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Udoka suspension leaves behind many questions and much confusion

The Celtics have said suspended head coach Ime Udoka was given the severe penalty after he chose personal desires over organizational success.Morry Gash/Associated Press

The Celtics brass did nothing to alleviate the confusion from coach Ime Udoka’s season-long suspension that was levied Thursday night.

What is known is Udoka will not coach the Celtics in 2022-23; he will be replaced by 34-year-old Joe Mazzulla. What is known is Udoka committed multiple violations in what was a consensual relationship with a Celtics staffer.

Celtics primary governor Wyc Grousbeck and president of basketball operations Brad Stevens spent Friday morning trying to explain such a severe penalty without explaining exactly what Udoka did.

Udoka likely will never again coach the Celtics, and many observers were seeking clarity why a common workplace relationship would prompt such a reaction from the employer.


What we learned is that this was not a common workplace relationship, but the case of a person in a position of power who couldn’t control himself despite repeated warnings.

“We think our culture is very strong; we’re very proud of it,” Grousbeck said. “This has shaken it maybe, but I don’t think there is a wider issue. I don’t think it goes more broadly.”

According to an NBA source, Udoka had a clause in his contract that covered fraternizing with coworkers, and he was warned about potential inappropriate workplace relationships until the franchise was finally forced to hire a law firm to launch an independent investigation into his conduct.

The results were ghastly, and the Celtics felt they had no choice but to levy a season-long suspension. Grousbeck emphasized Udoka committed multiple violations. What were they? Were they that serious? And why wasn’t the woman (or women) Udoka was dealing with sanctioned or penalized?

No explanations were offered. The Celtics will try to resume normalcy, labeling Udoka as a rogue. An out-of-control, egotistical pseudo-leader who chose personal desires over organizational success.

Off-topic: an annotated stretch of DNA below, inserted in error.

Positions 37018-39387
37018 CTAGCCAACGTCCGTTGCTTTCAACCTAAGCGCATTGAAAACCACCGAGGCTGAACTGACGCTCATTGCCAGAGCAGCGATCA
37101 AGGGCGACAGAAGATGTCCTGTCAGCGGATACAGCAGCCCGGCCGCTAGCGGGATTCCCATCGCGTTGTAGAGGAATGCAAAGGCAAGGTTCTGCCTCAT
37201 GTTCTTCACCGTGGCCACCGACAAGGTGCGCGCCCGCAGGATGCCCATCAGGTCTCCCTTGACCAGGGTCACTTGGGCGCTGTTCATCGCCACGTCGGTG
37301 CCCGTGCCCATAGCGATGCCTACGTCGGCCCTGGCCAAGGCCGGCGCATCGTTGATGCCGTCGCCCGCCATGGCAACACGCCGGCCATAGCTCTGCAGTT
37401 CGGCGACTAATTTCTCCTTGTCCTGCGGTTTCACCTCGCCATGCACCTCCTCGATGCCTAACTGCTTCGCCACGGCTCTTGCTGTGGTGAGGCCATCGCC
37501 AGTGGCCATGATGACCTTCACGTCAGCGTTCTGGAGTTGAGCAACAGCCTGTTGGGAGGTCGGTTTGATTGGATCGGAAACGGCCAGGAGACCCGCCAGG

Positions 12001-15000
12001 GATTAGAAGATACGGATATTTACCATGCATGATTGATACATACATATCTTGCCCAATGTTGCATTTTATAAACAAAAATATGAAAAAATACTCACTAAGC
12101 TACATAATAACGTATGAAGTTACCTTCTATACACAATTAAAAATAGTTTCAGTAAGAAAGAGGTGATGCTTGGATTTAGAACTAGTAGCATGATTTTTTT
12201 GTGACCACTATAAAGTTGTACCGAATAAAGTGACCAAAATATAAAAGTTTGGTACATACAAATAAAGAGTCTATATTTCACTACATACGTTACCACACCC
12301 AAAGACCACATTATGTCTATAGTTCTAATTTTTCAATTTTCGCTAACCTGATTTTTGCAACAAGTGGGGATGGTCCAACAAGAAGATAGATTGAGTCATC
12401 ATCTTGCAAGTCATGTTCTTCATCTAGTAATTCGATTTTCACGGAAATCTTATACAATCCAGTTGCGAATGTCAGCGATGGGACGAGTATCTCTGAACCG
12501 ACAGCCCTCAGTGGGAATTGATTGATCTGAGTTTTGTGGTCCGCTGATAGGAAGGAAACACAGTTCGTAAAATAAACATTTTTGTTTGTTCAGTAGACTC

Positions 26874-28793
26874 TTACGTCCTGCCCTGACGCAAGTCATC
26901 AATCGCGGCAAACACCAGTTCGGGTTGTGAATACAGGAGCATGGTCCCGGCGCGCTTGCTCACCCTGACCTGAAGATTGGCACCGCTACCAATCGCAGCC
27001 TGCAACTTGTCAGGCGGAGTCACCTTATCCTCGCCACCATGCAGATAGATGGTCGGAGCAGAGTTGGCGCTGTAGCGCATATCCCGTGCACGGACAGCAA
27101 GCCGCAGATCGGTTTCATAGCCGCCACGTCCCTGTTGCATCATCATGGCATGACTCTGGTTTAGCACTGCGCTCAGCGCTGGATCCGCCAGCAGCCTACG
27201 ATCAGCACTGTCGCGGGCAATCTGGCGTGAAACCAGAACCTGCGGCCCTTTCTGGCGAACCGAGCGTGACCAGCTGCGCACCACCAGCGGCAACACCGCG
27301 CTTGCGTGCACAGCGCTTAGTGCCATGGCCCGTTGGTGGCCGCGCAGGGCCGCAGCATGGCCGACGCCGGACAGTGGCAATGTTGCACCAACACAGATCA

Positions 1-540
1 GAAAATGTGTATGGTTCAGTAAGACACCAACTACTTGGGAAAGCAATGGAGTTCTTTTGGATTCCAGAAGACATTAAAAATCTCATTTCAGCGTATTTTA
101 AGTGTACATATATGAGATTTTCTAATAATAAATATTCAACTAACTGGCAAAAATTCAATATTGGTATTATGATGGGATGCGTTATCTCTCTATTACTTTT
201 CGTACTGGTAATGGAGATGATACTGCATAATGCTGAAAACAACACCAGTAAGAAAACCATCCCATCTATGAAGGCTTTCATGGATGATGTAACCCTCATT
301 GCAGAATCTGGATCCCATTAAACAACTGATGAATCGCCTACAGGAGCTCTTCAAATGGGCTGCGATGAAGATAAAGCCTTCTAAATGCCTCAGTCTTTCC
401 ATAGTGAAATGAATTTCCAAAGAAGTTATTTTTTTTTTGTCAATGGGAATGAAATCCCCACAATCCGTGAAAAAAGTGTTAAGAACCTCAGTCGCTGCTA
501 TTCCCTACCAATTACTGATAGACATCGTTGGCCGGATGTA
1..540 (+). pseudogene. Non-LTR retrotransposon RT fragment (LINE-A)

Grousbeck cited privacy concerns as to why he couldn’t reveal more — or any — details about why their head coach was banished. It’s never been in Stevens’s nature to offer information even in the rosiest times so he wasn’t giving up anything Friday.


So we’re left to wonder. Our only recourse is to trust an organization in upheaval and put faith that Grousbeck especially will keep the franchise on the championship path.

“We have strong values at the Celtics,” Grousbeck said. “And we are doing our very best to uphold them here. I am concerned about this situation and its impact on everybody in the Celtics organization.

“I do hope this represents the beginning of a new chapter and a chance to turn the page and move forward with things to some extent resolved.”

It’s difficult to move on when there’s so much confusion and lack of information. All Grousbeck and Stevens, to a lesser extent, told the interested public was Udoka committed egregious mistakes and deserved a severe penalty. An NBA source said he will receive less than half his salary during his suspension, agreed upon in a settlement.

“I would say we have reflected as a group, our advisers, a diverse group, people deciding what to do, which I ultimately take responsibility for,” Grousbeck said. “I personally feel this is well warranted, appropriate, backed by substantial evidence and facts. I’m standing by the decision and Ime has accepted it. And he’s planning to move forward on this basis.”


There was a general sense of disappointment from Stevens and Grousbeck. Udoka was Stevens’s first head coaching hire. He put a lot of faith in a man who was not a notable name and was clamoring for his first coaching job. It appeared to be a perfect fit until off-court matters went awry.

The Celtics were anticipating this season eagerly but they’ve been besieged with bad luck with injuries to Danilo Gallinari (season-ending) and Robert Williams (three months).

Still the organization had enough faith in Udoka until the investigation started and the usually optimistic Grousbeck tempered expectations in an exclusive interview with the Globe last week.

He knew full well his head coach could possibly lose his job within days. The Celtics are no longer the model NBA franchise. They have been dinged, damaged, and humiliated.

And privacy laws wouldn’t allow them to elicit any sympathy. Or maybe it was a means of protecting Udoka from the embarrassment of his actions.

“There’s a real relationship with the guys and rightfully so,” Stevens said of Udoka and the players. “They had an incredible year last year. There is a personal connection. There’s a care both ways. To think that players or coaches can just walk back on the court and everything is fine, that’s just not the way it is.

“This is a really, really tough situation but we’re going to be forward-focused.”

The Celtics took too long to respond to the leak of this news and provided little clarity Friday. But what was evident is that Udoka’s misdoings were severe and warranted the punishment. As more information surfaces from Udoka’s tumultuous first season, perhaps those outside the organization will understand why the Celtics did what they did.


Until then, it has to be accepted and it’s best for all parties to move on, with Udoka finding another place to coach after his suspension.

Gary Washburn is a Globe columnist. He can be reached at Follow him @GwashburnGlobe.